These aren't earth-shattering questions, but hey, when was the last time you saw a President asking the people what they want?
Over the years there have been several projects I've wanted to pursue that I wouldn't get permission to do at work. It's nice to have a place where you can experiment with things without risking ill-will from your employer. That's one of the things I like about CACTUS, we have everything we need to develop interesting projects: the people, the equipment, and support from the community and local businesses like
One of the special projects I have managed to complete since joining CACTUS is learning how to implement Dynamic DNS. Linux.cactus.org can support DDNS and any member can have his own permanent cactus.org domain name just for the asking.
Lately there have been some other projects on my mind that might be of interest to a few of you:
What are your special projects? What things do you want to learn that CACTUS could help with? To borrow a phrase from Microsoft, where do you want to go in 2006?
There's been lots of interesting stuff happening on the digital frontier lately, and some of it actually got mentioned during a CACTUS meeting. I thought I'd take some time and review them:
Sony-BMG has stirred up a hornet's nest of activity with some of the software they bundle with their music cds. So far, they've been sued by:
If Sony is to become the poster-child for Digital Rights Management Gone Wrong, then Diebold is the poster-child for E-Voting Incompetence. In North Carolina, as in Texas, there is an Escrow requirement in the Election Code. This means that each voting machine vendor is supposed to "escrow" copies of the code with the State. Presumably this allows the State to do independent evaulations of the software, and to assure that the State has "pristine" copies of the software that's been certified for use in State and Federal Elections...
North Carolina goes a little farther than Texas and actually requires that vendors also escrow copies of all the third-party source code used in their machines... and not just the software written by the vendor.
NC also requires that vendors identify the software developers who wrote the code.
In Diebold's case, this would mean that they would also have to escrow the version of Windows they use in their systems.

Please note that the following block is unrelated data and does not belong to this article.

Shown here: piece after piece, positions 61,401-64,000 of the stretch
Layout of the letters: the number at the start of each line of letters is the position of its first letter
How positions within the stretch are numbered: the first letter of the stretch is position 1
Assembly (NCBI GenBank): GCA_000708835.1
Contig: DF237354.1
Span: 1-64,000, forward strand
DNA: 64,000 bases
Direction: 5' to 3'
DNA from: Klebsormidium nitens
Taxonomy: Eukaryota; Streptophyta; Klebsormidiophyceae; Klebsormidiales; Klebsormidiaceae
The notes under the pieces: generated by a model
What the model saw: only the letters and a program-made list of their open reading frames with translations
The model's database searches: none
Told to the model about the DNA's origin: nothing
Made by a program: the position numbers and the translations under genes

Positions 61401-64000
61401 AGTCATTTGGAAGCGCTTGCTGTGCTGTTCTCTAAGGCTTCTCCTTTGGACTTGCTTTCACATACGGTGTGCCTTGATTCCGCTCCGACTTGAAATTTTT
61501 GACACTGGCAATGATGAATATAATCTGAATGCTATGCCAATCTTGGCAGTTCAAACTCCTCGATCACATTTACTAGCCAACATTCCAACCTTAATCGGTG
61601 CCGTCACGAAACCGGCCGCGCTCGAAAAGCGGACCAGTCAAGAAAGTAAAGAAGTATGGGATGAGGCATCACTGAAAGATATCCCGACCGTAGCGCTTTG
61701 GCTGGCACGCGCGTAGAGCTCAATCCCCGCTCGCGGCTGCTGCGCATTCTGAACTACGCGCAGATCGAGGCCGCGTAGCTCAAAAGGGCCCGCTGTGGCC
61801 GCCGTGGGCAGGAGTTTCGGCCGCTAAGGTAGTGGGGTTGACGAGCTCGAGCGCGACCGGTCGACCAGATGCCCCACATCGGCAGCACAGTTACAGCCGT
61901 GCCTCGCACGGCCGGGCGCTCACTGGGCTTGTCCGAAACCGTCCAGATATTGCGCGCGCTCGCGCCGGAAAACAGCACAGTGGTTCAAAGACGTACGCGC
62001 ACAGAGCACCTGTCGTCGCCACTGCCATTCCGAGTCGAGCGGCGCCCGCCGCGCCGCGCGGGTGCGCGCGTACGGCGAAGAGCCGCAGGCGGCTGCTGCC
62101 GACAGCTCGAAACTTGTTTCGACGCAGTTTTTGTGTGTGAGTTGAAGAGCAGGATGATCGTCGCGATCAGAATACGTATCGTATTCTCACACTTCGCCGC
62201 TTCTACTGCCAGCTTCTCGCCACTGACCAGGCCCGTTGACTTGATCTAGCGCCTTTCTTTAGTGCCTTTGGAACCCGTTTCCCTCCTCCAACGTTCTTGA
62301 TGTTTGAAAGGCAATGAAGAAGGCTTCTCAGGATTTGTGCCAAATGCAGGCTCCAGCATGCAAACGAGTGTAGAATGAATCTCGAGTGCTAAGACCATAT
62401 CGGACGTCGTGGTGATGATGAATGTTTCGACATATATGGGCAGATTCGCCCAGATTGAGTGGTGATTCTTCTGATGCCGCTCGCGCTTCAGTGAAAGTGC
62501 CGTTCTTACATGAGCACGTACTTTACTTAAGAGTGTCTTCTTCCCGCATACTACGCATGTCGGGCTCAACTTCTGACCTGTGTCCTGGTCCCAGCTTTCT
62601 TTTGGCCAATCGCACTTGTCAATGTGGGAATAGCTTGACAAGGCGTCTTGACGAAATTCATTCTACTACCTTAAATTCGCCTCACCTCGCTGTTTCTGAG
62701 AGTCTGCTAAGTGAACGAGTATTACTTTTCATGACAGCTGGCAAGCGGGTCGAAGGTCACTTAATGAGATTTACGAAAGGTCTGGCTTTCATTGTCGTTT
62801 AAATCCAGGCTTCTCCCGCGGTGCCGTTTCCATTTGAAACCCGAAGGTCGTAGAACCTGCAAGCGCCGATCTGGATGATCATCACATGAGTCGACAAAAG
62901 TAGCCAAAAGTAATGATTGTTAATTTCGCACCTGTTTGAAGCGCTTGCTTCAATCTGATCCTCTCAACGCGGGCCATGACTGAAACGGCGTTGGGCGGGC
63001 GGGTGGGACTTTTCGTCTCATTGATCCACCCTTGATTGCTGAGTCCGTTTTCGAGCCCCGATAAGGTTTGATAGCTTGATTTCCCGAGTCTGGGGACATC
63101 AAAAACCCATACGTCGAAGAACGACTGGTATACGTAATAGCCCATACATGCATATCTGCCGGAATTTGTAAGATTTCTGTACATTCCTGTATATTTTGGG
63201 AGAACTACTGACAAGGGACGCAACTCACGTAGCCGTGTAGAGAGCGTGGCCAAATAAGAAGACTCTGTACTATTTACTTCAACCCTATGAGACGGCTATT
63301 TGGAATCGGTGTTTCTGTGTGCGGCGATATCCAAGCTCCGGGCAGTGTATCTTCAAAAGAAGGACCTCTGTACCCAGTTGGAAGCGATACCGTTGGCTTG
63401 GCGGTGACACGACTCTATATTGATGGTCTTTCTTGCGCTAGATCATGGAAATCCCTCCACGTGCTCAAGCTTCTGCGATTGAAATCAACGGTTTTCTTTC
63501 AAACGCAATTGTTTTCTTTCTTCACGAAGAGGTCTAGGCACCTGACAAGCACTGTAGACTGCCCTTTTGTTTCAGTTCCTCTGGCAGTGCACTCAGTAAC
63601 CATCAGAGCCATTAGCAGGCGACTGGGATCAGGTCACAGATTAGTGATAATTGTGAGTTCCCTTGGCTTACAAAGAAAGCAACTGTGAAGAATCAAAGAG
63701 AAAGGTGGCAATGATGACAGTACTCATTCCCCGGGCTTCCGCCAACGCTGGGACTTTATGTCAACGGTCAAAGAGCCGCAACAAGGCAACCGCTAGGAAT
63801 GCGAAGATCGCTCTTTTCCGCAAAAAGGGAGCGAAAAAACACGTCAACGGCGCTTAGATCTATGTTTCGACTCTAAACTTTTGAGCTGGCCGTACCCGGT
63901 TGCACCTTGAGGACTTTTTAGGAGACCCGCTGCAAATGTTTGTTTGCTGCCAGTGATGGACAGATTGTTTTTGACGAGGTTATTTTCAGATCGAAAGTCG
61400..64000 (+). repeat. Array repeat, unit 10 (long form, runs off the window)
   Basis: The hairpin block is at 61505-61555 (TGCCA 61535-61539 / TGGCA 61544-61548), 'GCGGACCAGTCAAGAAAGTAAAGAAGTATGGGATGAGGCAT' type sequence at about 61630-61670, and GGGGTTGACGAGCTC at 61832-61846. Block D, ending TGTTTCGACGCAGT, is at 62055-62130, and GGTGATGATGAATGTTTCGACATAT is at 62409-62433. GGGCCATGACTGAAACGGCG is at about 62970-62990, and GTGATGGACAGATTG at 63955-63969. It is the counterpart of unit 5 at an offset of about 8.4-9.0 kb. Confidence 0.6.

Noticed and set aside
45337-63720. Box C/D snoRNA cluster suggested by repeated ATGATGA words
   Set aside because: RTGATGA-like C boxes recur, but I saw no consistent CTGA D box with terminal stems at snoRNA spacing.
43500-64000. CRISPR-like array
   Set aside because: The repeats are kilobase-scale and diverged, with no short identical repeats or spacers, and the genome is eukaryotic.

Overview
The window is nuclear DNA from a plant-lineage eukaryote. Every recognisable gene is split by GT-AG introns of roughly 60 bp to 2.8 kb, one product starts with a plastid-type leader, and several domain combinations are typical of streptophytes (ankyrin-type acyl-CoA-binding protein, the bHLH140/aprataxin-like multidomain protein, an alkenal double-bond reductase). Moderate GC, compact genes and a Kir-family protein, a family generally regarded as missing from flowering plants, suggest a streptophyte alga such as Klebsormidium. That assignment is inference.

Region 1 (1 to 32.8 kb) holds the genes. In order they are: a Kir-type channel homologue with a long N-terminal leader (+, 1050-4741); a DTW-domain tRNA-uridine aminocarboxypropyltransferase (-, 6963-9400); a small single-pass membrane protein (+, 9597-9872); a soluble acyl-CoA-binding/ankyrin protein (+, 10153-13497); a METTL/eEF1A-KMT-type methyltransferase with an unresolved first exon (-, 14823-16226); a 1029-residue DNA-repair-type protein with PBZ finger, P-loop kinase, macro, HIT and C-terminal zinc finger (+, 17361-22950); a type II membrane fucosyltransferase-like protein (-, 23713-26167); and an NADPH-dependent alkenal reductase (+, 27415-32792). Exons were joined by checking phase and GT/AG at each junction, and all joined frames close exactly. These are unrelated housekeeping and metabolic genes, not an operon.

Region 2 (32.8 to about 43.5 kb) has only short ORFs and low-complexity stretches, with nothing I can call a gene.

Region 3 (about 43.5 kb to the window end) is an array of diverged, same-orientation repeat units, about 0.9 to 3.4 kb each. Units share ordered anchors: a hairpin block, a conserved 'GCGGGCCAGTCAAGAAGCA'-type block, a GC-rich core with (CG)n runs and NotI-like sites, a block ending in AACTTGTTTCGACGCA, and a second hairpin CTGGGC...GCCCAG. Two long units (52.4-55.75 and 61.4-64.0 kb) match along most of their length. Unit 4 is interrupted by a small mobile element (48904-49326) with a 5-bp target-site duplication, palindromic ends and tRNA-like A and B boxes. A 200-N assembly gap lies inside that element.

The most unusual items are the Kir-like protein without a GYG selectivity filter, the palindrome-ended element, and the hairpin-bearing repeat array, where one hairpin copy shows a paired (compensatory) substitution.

Well, Diebold filed suit in North Carolina claiming that they could not meet the State's escrow requirement and requested an exemption from the judge. Fortunately, the judge dismissed their case and they are still legally required to escrow ALL software used in their voting machines.
But wait, with every silver lining you must have a dark cloud...
Despite the fact that Diebold could not meet the States' escrow requirement, the North Carolina Board of Elections chose to ignore state law and certified Diebold's systems anyway. 
That's about it for now
We wish to thank Michael Cheselka for renewing his CACTUS membership.
To renew your membership, please send check or money order payable to CACTUS ($30/yr for regular membership and $100/yr for corporate sponsorship):
PO BOX 9786
Austin, TX 78766-9786
You can also pay in person at the general meetings. Please direct any inquiries or address changes to membership [at] cactus <dot> org.
CACTUS meets on the third Thursday of each month at the Applied Research Laboratories (ARL) in the JJ Pickle Research Campus (JJ PRC). We'll meet in the main auditorium located directly behind the guard's desk and main lobby.
Please do not show up earlier than 6:20 PM on the specified day. Enter through the main entrance at 10000 Burnet Road for ARL. Tell the guard that you are here for the CACTUS meeting. You will be required to sign a log book, but not required to wear a badge. The guards will direct you to the auditorium entrance. Limited parking in the front of the building is available, but more extensive parking is available in the large parking lot just north of the ARL building. After 6:30 pm, all entrances to JJ PRC, except for the Burnet Road entrance, are closed and locked. You can still enter the parking lot in front of the ARL building. No parking tags are necessary after 6:00 PM (but you will need to inform the guard in the booth that you are attending a meeting at ARL). See map for further details.
Online maps are available at:
As always, please leave the facility as you saw it when you arrived.